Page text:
It was a more innocent time – the early 1980s – a time when New Wave music filled the air and when blowing up pumpkins and setting things on fire in the desert was not a crime worthy of visit by officials from the Department of Homeland Security.
This was a good thing for my 17-year old brother, who was creative and a bit mischievous, and very, very smart. Think Bart Simpson with a 180 IQ.
He had long had an affinity for blowing things up and/or setting them on fire. He used to love to take a can of Lysol and my mother’s cigarette lighter, then spray the Lysol and light it on fire. Look kids! A do-it-yourself flamethrower! Did I mention he did this in the living room of a home furnished entirely in the 1970s, aka, pre-flame retardant?
His love of fire and explosions led to his love of chemistry. After all, chemistry is the science responsible for fireworks. And fireworks are awesome.
He was so good at chemistry his junior year that the teacher made him an assistant the following year. This, of course, gave him unfettered access to all the lab’s chemicals and, as it turns out, my brother had sticky fingers.*
He ‘borrowed’ some of said chemicals to augment his home chemistry set. One fall afternoon, he decided to add some stuff together in a copper tube and, in the words of the immortal Foghorn Leghorn, watch it fizz.
Fizz it did. Years later when I asked my brother about it, he said he knew something was very wrong because the tube got very hot. Hot is not a good thing when (a) you’re not expecting it, and (b) you’re a 17-year old kid mixing chemicals in your bedroom.
The resulting explosion sounded like a shotgun blast. My parents came running and found their son standing by his desk, blood running down his arm and a big chunk of the wall missing. They went into parental overdrive, which is to say they started yelling, pointing at things, screaming and running to find the car keys.
My 14-year old sister, clad in her mustard yellow and mold green band uniform, helped by running back and forth like a deranged chicken. She made this strange shrieking sound and, with the band uniform and its ridiculous hat, she looked like a very agitated nutcracker.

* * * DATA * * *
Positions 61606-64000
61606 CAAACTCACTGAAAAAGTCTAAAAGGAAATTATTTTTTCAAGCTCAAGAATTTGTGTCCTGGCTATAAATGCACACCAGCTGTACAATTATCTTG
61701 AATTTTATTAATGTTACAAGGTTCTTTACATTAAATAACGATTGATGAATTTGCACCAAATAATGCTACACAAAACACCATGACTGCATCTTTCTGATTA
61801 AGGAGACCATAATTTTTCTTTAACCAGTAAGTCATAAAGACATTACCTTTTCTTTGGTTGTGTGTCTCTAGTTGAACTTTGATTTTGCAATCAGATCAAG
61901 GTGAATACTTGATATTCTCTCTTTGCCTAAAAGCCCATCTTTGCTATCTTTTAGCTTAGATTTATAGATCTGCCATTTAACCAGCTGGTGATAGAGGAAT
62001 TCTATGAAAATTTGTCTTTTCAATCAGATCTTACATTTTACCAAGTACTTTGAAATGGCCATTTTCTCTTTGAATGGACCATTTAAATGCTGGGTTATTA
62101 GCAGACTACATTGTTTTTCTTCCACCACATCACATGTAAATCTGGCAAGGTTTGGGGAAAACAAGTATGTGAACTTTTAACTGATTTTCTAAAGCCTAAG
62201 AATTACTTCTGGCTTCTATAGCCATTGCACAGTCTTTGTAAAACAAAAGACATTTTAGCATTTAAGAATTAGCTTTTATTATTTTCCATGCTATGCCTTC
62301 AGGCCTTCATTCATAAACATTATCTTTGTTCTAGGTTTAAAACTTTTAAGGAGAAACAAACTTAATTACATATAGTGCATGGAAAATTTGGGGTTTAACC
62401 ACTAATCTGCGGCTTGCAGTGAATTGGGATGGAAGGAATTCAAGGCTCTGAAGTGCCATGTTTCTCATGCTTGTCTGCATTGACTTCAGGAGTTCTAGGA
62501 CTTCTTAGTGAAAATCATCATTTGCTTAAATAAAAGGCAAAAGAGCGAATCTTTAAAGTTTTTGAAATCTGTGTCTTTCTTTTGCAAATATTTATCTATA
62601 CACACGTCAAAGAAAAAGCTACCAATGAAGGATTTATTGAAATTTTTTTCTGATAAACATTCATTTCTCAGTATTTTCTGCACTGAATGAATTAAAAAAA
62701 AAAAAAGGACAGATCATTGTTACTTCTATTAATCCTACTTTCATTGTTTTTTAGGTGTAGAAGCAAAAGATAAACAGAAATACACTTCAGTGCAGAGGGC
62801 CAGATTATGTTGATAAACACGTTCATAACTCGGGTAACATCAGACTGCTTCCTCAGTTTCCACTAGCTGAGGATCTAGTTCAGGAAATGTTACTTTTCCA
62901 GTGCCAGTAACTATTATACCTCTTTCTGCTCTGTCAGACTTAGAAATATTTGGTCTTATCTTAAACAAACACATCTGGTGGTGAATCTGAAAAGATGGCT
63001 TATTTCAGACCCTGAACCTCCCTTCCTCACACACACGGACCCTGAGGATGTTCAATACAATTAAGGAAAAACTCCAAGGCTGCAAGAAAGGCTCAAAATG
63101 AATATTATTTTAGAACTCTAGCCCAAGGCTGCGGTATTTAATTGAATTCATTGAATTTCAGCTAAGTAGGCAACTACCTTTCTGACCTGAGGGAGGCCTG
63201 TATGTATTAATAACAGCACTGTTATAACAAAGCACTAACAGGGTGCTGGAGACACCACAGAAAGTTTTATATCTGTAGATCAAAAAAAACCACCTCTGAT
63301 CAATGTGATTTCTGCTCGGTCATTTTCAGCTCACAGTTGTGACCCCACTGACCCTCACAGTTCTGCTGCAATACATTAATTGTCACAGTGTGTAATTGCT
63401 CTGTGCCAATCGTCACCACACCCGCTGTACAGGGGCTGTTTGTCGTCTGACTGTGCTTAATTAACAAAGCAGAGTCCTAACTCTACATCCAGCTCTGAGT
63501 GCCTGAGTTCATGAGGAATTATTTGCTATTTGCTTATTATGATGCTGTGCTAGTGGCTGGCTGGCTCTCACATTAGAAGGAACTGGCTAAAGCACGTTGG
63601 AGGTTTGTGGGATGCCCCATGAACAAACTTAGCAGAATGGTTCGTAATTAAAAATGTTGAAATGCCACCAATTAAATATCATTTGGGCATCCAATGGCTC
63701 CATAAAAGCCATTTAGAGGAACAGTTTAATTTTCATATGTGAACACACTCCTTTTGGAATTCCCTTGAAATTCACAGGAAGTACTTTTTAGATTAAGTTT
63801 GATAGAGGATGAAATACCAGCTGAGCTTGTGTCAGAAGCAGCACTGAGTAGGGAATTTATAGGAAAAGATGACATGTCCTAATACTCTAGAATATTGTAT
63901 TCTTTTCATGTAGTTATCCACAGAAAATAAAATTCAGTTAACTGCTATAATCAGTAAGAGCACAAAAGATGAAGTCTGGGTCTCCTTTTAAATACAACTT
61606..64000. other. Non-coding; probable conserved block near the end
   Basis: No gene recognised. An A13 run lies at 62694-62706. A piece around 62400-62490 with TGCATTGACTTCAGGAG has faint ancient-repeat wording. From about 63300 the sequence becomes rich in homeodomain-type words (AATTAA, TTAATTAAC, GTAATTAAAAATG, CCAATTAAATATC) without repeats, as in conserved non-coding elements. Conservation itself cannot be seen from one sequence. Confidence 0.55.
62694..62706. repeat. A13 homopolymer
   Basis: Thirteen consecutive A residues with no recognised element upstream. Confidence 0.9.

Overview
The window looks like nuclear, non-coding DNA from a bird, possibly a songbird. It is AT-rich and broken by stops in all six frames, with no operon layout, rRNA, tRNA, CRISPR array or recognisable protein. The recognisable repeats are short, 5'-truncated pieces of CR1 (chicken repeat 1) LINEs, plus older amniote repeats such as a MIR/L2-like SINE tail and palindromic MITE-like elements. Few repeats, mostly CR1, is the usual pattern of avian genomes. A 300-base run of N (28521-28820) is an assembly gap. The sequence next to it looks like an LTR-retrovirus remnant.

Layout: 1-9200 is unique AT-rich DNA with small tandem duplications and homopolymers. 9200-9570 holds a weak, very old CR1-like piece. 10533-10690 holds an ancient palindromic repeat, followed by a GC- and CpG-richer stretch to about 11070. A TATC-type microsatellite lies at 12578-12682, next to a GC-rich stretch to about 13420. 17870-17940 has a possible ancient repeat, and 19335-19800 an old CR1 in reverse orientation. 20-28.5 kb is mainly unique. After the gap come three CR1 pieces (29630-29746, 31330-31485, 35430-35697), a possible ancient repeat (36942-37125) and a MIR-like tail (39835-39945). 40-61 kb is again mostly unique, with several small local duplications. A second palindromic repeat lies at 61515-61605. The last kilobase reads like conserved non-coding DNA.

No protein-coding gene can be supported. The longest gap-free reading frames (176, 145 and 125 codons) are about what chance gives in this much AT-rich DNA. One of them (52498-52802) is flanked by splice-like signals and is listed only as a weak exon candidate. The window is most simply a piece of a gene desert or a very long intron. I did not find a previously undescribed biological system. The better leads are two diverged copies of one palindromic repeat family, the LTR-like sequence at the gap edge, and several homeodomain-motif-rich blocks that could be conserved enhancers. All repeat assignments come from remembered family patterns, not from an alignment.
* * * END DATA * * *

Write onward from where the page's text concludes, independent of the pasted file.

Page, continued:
Being just 8-years old, I was pretty clueless about the whole thing. My brother held a rag to his hand, which covered up the bleeding, so I didn’t understand the enormity of what had just happened. However, I knew shit was getting real when my father propped my ghost white brother up against the laundry room door and my brother promptly fainted. Problem was, the laundry room door hadn’t been latched, so my brother fell backward to the floor, his skull making a sickening cracking sound as it hit the orange, yellow and brown linoleum. (Ah, the 1970s. What gifts you gave us.)
I don’t remember what happened next. Somehow my sister got to the football game, meaning she actually wore that hideous uniform in public. And we got my brother to the hospital, a stressful 40-minute drive from our house.
I watched as they used this big machine to pick copper shards out of my brother’s eyes. His hand was stitched up, his eyes were covered in gooey ointment and bandages, and all we went home.
His eyes recovered and his hand, save for a small scar, was fine. My parents promptly removed all contents from his room and put a permanent end to the bedroom laboratory, but it wasn’t long before he was back to making flame throwers with the Lysol can. And blowing things up in the desert.
My brother’s chemistry career was far from over. He just learned the value of using glass tubes instead of metal ones.
*UPDATE: My brother Jeff responds:
“BTW the chemicals I used for that little experiment were all procured legitimately. The chem lab was good for a few aromatic items, but the stockroom was somewhat lacking in pyrotechnic materials. And it blew a chunk out of the curtains, not the wall, but I did have a piece of copper lodged in my forehead between my eyes that grew out a few weeks later. It was the world’s first semi-precious zit.”